This blog is for UNICEF – a pound in the pot for my missed blog last night.

Thanks for reading. 

Carbon collection, housing and phonics 

Interesting reports in the papers this week about renewable energy, housing associations and the success of phonics education in London…..

Firm abandons carbon captureThe firm that runs Britain’s largest power station is to abandon plans for a £1bn carbon capture-and-storage scheme. Drax says “critical reversals” on renewable energy by the Government have made “a severe impact” on its profitability. Board member Peter Emery added: “We’ve also got concerns about the Government’s future support for the low carbon agenda and that’s left us in a position where we are no longer confident we can persuade our shareholders that this is an attractive investment, given the obvious risks.” Financial Times, Page: 1 The Independent, Page: 57

The Guardian’s Jane Dudman looks at the annual conference of the National Housing Federation and ponders how much longer many housing associations can survive as they face shrinking government subsidies and welfare cuts. A reduction of the benefit cap from £26,000 to £20,000 has increased the financial risk of providing homes for families on welfare, according to Dudman. Notting Hill Housing chief executive Kate Davies claims that many of her staff will fail to adapt to a more commercial approach as many council house tenants opt to purchase their homes.  The Guardian  

London boroughs lead phonics passes

New figures show that nine of the 10 local authorities in which the most six-year-olds passed the government’s phonics reading test this year are in London. The top performing local authority was Richmond-upon-Thames, where 86.5% of six-year-olds made the grade, followed by the London boroughs of Kensington and Chelsea, Lewisham, Wandsworth, Newham, Greenwich, Harrow, Bromley and Bexley. Darlington was the only non-London borough in the top 10, on 82.3%. By contrast, BBC News notes that only 69.5% of six-year-olds met the standard in Nottingham, the worst performing council, followed by Peterborough, Wakefield, Doncaster, Derby, Liverpool, Bury, Oldham, Middlesbrough and Tameside. Across England, 490,000 (77%) pupils met the required standard, up 120,000 on 2012, when the tests began. BBC News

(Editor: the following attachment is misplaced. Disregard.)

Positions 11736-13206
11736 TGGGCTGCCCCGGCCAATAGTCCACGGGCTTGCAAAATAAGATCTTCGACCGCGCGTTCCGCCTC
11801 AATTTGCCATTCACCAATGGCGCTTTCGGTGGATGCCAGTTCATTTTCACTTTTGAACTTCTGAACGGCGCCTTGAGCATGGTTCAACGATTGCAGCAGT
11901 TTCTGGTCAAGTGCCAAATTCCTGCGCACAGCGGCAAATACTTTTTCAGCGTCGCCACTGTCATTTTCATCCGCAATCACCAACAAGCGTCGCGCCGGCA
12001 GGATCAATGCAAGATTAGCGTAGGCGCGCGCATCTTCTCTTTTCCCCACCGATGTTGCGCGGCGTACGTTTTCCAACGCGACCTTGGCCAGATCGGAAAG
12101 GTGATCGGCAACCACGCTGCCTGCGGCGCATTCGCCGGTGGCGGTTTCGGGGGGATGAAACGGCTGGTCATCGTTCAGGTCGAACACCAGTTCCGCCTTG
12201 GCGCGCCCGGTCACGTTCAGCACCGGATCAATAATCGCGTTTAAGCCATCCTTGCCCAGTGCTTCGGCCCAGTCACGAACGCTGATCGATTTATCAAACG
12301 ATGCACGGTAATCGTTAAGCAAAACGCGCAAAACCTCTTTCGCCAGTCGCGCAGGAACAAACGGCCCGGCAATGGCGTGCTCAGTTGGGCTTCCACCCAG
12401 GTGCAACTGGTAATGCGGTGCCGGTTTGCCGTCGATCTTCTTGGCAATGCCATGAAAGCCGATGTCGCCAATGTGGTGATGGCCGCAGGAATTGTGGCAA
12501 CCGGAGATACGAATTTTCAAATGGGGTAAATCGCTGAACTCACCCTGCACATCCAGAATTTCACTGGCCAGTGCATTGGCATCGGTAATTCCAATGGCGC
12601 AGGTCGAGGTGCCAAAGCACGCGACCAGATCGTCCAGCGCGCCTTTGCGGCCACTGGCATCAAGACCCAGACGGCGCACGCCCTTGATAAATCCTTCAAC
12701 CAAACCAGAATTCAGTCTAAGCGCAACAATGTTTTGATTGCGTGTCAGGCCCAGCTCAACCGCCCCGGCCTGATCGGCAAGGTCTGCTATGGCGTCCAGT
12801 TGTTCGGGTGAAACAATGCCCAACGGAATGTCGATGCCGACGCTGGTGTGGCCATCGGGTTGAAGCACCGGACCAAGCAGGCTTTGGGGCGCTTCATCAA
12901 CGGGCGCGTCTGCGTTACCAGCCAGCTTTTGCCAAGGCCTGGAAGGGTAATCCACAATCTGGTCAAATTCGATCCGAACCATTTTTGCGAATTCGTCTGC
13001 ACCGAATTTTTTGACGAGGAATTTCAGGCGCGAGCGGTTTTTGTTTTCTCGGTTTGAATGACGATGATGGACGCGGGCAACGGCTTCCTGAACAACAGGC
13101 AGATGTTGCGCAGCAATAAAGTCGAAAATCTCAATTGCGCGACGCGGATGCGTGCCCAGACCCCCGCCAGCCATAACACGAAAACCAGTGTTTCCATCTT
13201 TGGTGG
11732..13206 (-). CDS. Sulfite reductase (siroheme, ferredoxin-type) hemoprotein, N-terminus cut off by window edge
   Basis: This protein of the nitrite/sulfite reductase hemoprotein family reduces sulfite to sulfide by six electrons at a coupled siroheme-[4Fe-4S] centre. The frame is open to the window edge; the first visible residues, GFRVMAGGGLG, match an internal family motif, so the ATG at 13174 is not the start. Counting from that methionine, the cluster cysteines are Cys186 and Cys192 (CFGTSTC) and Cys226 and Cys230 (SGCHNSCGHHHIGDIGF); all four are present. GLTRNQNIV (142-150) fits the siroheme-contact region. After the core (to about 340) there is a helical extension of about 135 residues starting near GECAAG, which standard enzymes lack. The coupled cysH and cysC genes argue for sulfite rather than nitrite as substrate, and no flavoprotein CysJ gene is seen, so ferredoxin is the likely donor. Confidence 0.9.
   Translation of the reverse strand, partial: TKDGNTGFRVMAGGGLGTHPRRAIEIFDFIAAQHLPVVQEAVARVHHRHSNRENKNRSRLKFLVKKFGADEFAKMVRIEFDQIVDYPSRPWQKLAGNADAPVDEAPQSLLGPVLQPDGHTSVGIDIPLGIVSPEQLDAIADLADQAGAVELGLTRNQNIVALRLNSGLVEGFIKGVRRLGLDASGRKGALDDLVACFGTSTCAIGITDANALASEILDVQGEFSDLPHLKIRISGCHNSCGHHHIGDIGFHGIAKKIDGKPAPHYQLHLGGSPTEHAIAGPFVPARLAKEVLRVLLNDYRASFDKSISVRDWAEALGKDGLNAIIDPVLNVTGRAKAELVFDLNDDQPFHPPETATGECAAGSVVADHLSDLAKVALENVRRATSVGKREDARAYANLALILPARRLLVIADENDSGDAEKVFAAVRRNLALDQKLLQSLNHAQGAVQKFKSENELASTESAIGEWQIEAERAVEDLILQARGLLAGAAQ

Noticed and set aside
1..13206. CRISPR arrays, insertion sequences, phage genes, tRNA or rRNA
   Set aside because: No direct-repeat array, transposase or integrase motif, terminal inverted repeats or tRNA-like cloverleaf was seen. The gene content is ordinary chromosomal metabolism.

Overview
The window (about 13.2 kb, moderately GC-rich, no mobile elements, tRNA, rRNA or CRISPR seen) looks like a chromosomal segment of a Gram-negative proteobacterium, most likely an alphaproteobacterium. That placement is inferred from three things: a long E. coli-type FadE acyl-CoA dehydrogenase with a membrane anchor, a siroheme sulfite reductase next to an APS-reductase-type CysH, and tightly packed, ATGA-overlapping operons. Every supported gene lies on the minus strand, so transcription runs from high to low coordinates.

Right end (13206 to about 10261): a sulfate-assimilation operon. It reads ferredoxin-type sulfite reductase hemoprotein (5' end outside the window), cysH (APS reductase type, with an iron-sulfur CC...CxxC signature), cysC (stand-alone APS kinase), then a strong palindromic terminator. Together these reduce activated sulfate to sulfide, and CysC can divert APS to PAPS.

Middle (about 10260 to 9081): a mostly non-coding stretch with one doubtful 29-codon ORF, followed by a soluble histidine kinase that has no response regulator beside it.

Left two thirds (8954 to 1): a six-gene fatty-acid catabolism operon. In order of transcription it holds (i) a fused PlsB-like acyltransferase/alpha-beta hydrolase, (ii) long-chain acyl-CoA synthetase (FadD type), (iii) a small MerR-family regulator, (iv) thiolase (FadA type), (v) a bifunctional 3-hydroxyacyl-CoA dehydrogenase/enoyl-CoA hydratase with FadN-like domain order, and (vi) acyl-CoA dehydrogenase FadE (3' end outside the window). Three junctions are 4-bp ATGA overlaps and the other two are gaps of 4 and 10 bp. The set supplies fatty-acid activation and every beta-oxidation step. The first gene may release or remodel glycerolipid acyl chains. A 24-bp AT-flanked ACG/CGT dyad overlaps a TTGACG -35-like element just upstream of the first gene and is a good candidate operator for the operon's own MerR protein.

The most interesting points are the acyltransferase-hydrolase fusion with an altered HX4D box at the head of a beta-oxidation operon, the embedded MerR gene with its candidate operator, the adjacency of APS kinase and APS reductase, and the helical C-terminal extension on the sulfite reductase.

This blog is for UNICEF.

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It’s not easy being human

My post re-blogging a fab article about the concept ‘busy’ and people too busy and using the excuse of being busy highlighted the fact that many of us are busy doing things that are pointless. If there was only 5 more days til world’s end would your day job still be important – even Doctors would struggle to answer positive to that one, NASA, on the other hand might be in with a chance. What I am getting it as that most of us are busy trying not to dwell on the fact that our work is essentially pointless for mankind and the world. Give yourself a pat on the back if you feel you genuinely contribute to a person or the earth’s wellbeing.

So you spend most of your time doing this pointless s*** when you really want to be spending time with your children or going for a spot of fishing – neither of which pay the goddamn bills we need to pay in order to exist. 

Then you have people fleeing their war torn oppressive countries who are just thankful to be out of that situation and following a path they hope leads to more hope. 

I’m not sure what the answer is for all of us. I think humanity has come a long way in 100 years or has it just become more divided……? 

We still have a long way to go til we finally figure it out.

This blog is for Unicef.

Thanks for reading. 

A police eye view of young sex and violence

Fascinating insight into policing today’s streets and observations of young people’s exposure to sex and violence.

See the reblog – The Loss of Innocence……

Sex & Violence. Two things that have been on my mind for the last few days. And I need to talk about both of them. Last week, I read a brilliant and important article by Grace Dent – about the impact of internet porn on young lives. And it troubled me. You can find it […]

Dare I say I was not shocked by this….